Photos were printed on accessory parts using FabCafe's LEF-12 UV printer.
Workshop participants made one-of-a-kind earrings, piercings or pins by selecting parts with colored or patterned materials, and parts printed with photos and illustrations.
What are your impressions after using digital tools like the UV printer?
KAE: This was my first time using a UV printer, but I was amazed at just how high the quality of printing was for both small accessories and large display pieces. These items are usually made at production plants, so it was a refreshing new experience cutting out the acrylic with a laser cutter and then printing on them with the UV printer. It was great being able to create accessories right here.
Roland DG also suggested a laser decorator that can apply foil decorations to acrylic as a complement to the traditional Japanese themes featured in my pieces, so I used that device to transfer Japanese-themed illustrations to my accessories. Every small detail in the illustrations can be recreated, and I love the distinct look that these parts have.
Oshima: FabCafe also wants to see creators make more use of digital tools, so it was a great opportunity to work with KAE and make so many items for this project. While our staff use digital tools on a daily basis, we often have creators saying "I want to make something like this. I'd like to create this type of design," and coming up with some really surprising ideas that we never would have thought of. Trying different methods results in some really cool work, and it is also a learning experience for us.
A laser foil decorator LD-80 was used to transfer Japanese-themed illustrations onto accessory parts.
How do you feel after viewing your exhibits?
KAE: This was the first time I had so many large items on show, which made them difficult to arrange due to their size and positioning. After I saw all the items finally arranged, I must have had a grin on my face because I was so happy to achieve the mood I had been planning to create.
Oshima: Clear acrylic was used for the exhibited pieces, which makes it fun to look at because the mood changes so much depending on the time of day, weather and scenery outside. We also got the opportunity to make some of the pieces here, and I think we created a variety of new ways to express ideas.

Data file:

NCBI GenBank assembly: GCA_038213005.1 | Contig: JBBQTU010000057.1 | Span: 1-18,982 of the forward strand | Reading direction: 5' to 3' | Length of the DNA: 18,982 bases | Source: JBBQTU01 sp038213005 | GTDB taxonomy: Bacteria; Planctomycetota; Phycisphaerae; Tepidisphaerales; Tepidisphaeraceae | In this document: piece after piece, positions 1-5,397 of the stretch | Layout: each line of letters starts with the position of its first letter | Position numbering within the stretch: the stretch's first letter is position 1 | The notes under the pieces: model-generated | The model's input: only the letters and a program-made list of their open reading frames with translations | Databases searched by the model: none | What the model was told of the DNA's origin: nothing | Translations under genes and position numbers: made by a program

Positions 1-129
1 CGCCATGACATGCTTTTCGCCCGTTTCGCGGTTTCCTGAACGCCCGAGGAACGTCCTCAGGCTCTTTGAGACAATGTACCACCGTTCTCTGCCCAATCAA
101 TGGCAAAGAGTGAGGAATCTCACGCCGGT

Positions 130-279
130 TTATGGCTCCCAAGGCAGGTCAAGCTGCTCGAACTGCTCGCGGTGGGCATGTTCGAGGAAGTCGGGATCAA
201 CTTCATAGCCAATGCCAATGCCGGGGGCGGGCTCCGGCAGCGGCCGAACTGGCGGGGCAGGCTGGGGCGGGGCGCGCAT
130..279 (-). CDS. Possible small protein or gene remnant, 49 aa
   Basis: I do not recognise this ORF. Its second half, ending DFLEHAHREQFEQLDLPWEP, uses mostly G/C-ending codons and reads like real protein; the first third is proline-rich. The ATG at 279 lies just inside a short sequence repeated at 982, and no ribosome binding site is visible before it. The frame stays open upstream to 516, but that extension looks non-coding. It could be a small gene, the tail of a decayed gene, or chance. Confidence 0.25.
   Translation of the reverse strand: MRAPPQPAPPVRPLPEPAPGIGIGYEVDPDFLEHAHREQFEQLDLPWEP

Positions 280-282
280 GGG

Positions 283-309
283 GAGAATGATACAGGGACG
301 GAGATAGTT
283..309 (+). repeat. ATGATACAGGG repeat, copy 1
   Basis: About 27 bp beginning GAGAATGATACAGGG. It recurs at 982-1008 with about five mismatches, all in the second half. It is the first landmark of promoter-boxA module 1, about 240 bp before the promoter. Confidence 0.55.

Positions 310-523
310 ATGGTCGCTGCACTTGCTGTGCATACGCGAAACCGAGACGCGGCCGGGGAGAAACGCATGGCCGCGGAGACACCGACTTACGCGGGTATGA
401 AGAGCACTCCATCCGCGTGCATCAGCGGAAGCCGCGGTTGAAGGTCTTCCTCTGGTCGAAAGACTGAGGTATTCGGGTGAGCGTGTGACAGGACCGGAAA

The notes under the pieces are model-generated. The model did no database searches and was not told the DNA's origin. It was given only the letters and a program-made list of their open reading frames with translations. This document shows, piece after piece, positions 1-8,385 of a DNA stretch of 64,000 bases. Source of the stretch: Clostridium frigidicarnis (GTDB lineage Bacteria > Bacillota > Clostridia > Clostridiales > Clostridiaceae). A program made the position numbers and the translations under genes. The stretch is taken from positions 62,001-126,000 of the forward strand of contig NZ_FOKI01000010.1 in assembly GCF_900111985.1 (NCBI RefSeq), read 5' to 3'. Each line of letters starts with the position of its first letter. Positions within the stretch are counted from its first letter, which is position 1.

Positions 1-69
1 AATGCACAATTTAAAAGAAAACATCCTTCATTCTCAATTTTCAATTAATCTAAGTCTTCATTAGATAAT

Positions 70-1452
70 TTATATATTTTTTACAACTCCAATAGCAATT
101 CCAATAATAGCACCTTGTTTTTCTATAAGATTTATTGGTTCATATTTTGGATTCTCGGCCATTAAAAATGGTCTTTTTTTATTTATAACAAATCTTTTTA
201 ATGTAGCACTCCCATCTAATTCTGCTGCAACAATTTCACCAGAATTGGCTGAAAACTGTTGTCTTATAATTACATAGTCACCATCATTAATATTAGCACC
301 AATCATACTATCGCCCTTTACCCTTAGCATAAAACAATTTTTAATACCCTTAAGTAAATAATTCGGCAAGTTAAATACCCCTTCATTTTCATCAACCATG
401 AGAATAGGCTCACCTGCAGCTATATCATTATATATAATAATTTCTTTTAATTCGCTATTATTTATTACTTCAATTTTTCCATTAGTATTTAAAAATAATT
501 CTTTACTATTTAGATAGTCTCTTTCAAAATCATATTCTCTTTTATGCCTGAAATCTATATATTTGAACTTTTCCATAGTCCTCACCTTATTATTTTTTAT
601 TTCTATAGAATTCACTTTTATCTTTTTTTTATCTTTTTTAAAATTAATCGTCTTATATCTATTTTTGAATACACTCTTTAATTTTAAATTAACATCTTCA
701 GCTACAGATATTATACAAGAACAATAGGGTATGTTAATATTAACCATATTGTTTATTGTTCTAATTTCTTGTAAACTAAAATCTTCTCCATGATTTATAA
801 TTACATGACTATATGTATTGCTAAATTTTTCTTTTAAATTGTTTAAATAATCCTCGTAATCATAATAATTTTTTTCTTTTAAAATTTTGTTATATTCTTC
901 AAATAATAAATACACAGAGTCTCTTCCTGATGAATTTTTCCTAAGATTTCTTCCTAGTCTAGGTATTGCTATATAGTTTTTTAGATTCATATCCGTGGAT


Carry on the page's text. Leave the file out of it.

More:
The exhibits displayed a different mood throughout the day.
Goals for the future
Are there any new ideas that you want to try using these digital tools?
KAE: I definitely want to use UV printers again for making accessories, and large work pieces in particular. I think the printers could also be used to make other types of interior decorations, like flower vases and lighting fixtures.
What plans are there for the project in the future?
Oshima: I want to showcase more young creators, including artists, architects and other designers from all sorts of genres and make FabCafe a place where they can get together with customers. This event showcased KAE and her acrylic work pieces, and I also want to feature creators involved with 3D or AI technologies in the future.
In addition to Tokyo, FabCafe has a branch in Kyoto as well as locations overseas like Taiwan, so it would be great to exhibit KAE’s work featuring Japanese themes at those overseas branches and showcase her work to customers from other countries.
At Roland DG, we look forward to seeing more joint exhibits from FabCafe and creators in the future.